Any future federal assistance for people and businesses affected by the coronavirus needs to be specifically directed to relieving economic problems created by the illness, not used for unrelated issues such as pension bailouts, U.S. Sen. John Barrasso said Friday.
Barrasso, speaking during Town Square Media’s “Economy Town Hall” broadcast on the company’s Wyoming radio stations, said he opposes the idea some Democrat members of Congress have proposed of including items such as pension bailouts and election reform in coronavirus relief packages.
“That is not the responsibility of the American people,” he said. “When I look at additional legislation, I want it to be targeted and temporary to help Americans get back to work, to deal with the disease, to help get the virus behind us.”
Officials also need to make sure the $2.7 trillion in aid already approved by Congress is wisely spent, he added.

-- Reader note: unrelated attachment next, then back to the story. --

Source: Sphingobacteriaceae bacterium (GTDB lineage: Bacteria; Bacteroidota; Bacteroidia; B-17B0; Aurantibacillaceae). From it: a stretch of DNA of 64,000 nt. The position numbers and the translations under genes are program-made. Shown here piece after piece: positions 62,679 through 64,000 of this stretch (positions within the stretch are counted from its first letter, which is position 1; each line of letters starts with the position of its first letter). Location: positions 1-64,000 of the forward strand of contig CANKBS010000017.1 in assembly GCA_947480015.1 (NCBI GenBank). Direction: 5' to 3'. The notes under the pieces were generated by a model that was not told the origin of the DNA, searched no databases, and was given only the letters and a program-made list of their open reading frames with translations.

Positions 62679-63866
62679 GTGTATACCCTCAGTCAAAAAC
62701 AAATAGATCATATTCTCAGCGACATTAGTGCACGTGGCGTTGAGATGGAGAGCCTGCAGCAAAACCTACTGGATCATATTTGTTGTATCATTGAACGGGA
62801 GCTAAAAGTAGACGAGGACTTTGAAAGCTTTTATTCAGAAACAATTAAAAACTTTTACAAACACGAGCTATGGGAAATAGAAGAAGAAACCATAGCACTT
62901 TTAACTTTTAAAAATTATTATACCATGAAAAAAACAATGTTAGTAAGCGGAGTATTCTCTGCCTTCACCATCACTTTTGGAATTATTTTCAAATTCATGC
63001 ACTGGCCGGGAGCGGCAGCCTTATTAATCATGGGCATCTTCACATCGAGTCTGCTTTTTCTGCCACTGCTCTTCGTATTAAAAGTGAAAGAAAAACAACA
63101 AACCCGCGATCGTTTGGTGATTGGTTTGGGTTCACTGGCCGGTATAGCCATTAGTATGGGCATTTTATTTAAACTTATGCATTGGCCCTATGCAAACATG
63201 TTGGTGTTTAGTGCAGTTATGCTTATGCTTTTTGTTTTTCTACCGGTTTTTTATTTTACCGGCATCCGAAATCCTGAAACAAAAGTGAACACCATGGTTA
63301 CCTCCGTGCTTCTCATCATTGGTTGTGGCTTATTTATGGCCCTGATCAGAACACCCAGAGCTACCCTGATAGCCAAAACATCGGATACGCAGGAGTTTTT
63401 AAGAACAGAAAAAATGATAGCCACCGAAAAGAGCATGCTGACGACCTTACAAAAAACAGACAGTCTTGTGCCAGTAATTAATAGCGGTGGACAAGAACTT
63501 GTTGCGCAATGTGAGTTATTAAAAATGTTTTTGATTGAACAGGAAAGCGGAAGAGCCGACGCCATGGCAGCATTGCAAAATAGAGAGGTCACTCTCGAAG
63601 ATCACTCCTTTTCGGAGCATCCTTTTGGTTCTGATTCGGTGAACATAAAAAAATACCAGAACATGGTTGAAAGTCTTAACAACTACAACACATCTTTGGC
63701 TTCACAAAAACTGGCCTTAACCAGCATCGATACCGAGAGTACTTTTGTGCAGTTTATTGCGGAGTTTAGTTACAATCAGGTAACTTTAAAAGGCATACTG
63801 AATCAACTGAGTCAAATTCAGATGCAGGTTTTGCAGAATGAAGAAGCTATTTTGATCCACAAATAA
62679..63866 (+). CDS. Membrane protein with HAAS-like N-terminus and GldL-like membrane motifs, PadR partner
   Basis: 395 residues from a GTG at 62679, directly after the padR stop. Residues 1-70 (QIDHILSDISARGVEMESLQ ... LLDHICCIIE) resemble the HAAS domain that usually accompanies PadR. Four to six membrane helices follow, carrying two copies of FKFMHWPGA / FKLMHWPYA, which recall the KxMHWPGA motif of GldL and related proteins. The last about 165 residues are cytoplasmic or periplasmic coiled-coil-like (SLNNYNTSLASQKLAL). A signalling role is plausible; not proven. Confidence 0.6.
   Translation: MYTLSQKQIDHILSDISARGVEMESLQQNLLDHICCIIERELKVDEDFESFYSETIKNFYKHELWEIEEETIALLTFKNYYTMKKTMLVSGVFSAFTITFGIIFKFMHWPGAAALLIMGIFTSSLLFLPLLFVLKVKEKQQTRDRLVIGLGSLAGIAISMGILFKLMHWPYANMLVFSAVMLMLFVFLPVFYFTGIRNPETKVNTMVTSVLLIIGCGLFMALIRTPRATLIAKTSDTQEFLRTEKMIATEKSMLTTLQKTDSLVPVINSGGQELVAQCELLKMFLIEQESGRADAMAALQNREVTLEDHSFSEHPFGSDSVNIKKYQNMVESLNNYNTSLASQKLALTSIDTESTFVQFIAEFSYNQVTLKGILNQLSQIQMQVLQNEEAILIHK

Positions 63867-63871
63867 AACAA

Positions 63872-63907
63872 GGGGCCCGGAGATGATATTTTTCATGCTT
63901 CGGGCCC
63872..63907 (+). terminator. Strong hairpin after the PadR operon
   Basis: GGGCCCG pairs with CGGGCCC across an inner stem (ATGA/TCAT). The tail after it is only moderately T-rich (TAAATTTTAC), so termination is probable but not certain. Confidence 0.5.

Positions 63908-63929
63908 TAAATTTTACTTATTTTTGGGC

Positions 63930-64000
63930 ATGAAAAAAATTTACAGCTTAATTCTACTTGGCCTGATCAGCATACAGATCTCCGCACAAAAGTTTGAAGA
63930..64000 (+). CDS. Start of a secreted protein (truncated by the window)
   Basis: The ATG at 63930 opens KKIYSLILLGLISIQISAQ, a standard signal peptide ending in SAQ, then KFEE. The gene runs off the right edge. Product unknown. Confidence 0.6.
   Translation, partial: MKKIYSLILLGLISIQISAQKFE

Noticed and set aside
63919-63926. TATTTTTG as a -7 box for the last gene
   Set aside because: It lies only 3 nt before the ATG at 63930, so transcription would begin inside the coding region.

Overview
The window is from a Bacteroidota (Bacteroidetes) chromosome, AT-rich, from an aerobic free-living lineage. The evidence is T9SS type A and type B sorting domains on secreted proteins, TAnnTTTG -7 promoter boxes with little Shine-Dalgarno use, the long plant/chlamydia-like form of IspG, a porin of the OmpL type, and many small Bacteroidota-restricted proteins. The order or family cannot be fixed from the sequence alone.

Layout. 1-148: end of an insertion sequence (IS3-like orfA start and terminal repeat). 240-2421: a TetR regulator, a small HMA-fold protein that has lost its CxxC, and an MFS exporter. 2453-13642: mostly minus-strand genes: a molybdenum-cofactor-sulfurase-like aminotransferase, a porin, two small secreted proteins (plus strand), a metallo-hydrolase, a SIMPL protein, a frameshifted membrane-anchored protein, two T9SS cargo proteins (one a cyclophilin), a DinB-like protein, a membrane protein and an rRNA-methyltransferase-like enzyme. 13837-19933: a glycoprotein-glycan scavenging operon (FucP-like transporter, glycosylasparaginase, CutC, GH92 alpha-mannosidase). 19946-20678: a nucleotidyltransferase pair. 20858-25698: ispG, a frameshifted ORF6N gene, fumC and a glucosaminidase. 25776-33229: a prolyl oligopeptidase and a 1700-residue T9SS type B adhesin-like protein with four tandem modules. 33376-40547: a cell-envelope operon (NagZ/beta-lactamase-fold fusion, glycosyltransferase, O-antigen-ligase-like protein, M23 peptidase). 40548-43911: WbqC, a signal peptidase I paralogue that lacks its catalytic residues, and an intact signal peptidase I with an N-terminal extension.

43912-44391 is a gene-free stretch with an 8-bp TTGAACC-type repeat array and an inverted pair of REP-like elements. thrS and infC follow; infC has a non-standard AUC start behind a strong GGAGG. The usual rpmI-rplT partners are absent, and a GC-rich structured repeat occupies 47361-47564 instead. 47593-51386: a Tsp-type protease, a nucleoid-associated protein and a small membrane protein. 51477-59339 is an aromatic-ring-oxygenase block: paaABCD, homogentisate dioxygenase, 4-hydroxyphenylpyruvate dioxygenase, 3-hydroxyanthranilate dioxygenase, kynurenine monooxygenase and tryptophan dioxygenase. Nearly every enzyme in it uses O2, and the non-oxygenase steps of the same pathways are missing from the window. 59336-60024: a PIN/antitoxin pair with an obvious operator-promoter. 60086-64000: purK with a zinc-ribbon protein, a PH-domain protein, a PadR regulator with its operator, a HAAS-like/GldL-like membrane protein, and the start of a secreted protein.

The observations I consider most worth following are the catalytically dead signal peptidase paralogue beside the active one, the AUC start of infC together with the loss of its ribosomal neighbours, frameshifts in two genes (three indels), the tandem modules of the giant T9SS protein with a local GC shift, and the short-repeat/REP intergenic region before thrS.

“Some of these states have been doing things irresponsibly for decades,” he said. “And I’m not going to ask the people of Wyoming or the people of America to bail out states’ bad behavior. Some of these have been cesspools of mismanagement for decades.”
Wyoming received $1.25 billion in federal aid under the relief package.
Barrasso said he believes Congress did exactly what was needed with its first aid package by providing funds for states, small businesses, hospitals and individuals.
Wyoming has been more severely hit by the economic aspects of the pandemic than by the health aspects, he noted, so that is where the state needs the most assistance.
“We’ve been flatlined in terms of energy, in terms of agriculture, in terms of tourism,” he said. “So that’s my focus now … what can we do to help Wyoming. Make sure we’re doing well and opening wisely with regard to the health impacts, but focus specifically on the economic needs of the people of Wyoming as we come into this recovery phase.”